Anne-Mari Kivimäki & Palomylly
Kihtinäjärvi / Nordic Notes (www.puhti.eu / www.nordic-notes.de)
Review by Andrew Cronshaw
"Iso Juhla – The Big Feast"
Another of the prolific Finnish singer-accordionist’s multiple projects and line-ups. The title, and the cover of this one, which shows the three group members posing in traditional costume, might lead a record-shop browser (though shops for such browsing are sadly now rather fewer) to assume it’s an album of traditional pelimanni music. Indeed its inspiration is the folk culture of Anne-Mari Kivimäki’s home region of Häme in SW Finland, and the design is a tribute to that; as she puts it, “a sense of homeland and old stories”. But the only wholly traditional song here is the short final track, the lullaby well-known in Finland, “Tuu Tuu Tupakkarulla.”
Some of the lyrics are traditional, but all the melodies are by Kivimäki, or made in conjunction with her bandmates, bassist/guitarist Ville Rauhala and Pekko Käppi, the latter renowned for his own projects that bring a metal/blues/grunge approach to the jouhikko (bowed lyre) but here also playing fiddle.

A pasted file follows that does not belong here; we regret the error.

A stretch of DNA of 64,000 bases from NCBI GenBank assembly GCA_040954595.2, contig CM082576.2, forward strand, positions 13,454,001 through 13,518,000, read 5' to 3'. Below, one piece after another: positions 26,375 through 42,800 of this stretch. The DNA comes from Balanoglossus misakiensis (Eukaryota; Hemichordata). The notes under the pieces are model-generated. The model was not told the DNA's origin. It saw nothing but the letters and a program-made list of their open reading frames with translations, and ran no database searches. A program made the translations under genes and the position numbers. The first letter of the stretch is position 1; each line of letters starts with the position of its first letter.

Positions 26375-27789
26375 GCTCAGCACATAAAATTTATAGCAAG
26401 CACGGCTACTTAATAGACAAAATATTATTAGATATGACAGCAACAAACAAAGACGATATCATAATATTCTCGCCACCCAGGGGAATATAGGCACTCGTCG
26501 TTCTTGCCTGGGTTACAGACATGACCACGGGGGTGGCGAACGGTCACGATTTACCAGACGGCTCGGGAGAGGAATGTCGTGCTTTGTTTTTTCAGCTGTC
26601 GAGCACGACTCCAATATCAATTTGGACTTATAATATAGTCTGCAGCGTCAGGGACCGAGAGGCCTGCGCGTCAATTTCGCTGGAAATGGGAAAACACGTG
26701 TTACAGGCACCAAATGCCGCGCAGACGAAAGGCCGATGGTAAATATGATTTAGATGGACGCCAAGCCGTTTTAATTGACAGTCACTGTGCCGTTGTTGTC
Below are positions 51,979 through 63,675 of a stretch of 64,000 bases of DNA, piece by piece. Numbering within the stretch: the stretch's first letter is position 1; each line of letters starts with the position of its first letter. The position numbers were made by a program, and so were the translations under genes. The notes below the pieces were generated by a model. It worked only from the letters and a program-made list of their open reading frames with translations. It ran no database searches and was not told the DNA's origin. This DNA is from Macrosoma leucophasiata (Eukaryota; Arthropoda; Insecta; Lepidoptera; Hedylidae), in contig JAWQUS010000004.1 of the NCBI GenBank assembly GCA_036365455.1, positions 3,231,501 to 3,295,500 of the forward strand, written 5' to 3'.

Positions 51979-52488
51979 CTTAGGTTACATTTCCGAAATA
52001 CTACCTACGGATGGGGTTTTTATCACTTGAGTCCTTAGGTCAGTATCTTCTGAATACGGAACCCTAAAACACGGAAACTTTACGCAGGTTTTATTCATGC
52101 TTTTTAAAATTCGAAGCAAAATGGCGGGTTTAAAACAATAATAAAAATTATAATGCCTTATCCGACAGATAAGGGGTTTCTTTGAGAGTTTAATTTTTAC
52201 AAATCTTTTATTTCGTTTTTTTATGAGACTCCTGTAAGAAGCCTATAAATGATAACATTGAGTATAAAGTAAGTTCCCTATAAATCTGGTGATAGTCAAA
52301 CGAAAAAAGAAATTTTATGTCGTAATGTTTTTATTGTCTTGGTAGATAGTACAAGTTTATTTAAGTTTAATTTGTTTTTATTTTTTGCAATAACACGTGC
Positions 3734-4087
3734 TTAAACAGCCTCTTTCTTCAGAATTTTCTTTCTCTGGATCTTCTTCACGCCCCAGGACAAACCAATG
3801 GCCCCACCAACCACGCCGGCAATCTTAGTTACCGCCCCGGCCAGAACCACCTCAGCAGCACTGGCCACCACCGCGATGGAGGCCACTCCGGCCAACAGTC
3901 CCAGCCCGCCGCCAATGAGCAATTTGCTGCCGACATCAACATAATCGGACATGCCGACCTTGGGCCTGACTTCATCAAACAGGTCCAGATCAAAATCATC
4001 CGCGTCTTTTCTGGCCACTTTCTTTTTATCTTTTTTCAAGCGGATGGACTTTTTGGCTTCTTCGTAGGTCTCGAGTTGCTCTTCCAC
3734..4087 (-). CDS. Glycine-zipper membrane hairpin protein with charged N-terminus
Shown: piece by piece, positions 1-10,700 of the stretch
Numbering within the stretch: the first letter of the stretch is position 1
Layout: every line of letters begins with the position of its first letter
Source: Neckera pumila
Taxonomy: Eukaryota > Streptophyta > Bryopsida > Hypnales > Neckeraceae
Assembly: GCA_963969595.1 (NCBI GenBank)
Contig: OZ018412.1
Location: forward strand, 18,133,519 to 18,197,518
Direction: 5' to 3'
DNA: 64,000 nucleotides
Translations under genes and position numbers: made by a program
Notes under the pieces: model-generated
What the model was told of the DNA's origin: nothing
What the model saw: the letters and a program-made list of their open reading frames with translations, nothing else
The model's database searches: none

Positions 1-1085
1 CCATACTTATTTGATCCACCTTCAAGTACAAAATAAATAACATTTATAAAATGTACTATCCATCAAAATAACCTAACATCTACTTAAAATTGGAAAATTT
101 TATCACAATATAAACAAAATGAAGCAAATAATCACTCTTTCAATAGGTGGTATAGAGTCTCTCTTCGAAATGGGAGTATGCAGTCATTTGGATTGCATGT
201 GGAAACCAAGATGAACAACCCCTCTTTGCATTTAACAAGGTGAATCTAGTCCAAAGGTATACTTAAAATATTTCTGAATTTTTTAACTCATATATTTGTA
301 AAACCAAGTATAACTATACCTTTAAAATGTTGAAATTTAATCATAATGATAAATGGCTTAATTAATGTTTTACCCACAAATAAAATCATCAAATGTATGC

The opener’s lyrics, a traditional spell, are sung-recited hypnotically by all three band members over a slithering accompaniment of fiddles, double bass and stomp-box, fading to Kivimäki’s signature sound, a quivering in-out chordal drone pumped on the bellows of her little red Russian Notka child’s accordion that’s much employed here as on her other albums.
"Ei hauta taa – Ain't No Grave" (excerpt)
That, and the slitheriness of the amalgam of the bowed instruments and accordion, are prevailing features, as is the repetition of melodic and lyrical phrases or wordless vocal choruses. The American trad “Ain’t No Grave” is given new Finnish lyrics and its weary bluesy surge becomes something that blends right into Finnish tradition. Chuggy bounciness with walking-bass is the celebratory feel of “Iso Juhla – The Big Feast.” “Surullinen Kirje – The Sad Letter” is a slow accordion-led reflection, with Kivimäki’s gentle, intimate vocals answered by the male voices of the other two, again moving to vocal repetition.
"Tuu Tuu Tupakkarulla"
Armas Järnefelt’s “Kehtolaulu – Lullaby” is the inspiration and centre of “Kehtolaulu Suite” that forms the final four tracks. They open with a slow dreamy instrumental, then into the Järnefelt composition and a Kivimäki-composed funeral march and, sung unaccompanied by the trio in unison, the coda-like rendition of “Tuu Tuu Tupakkarulla.” - Andrew Cronshaw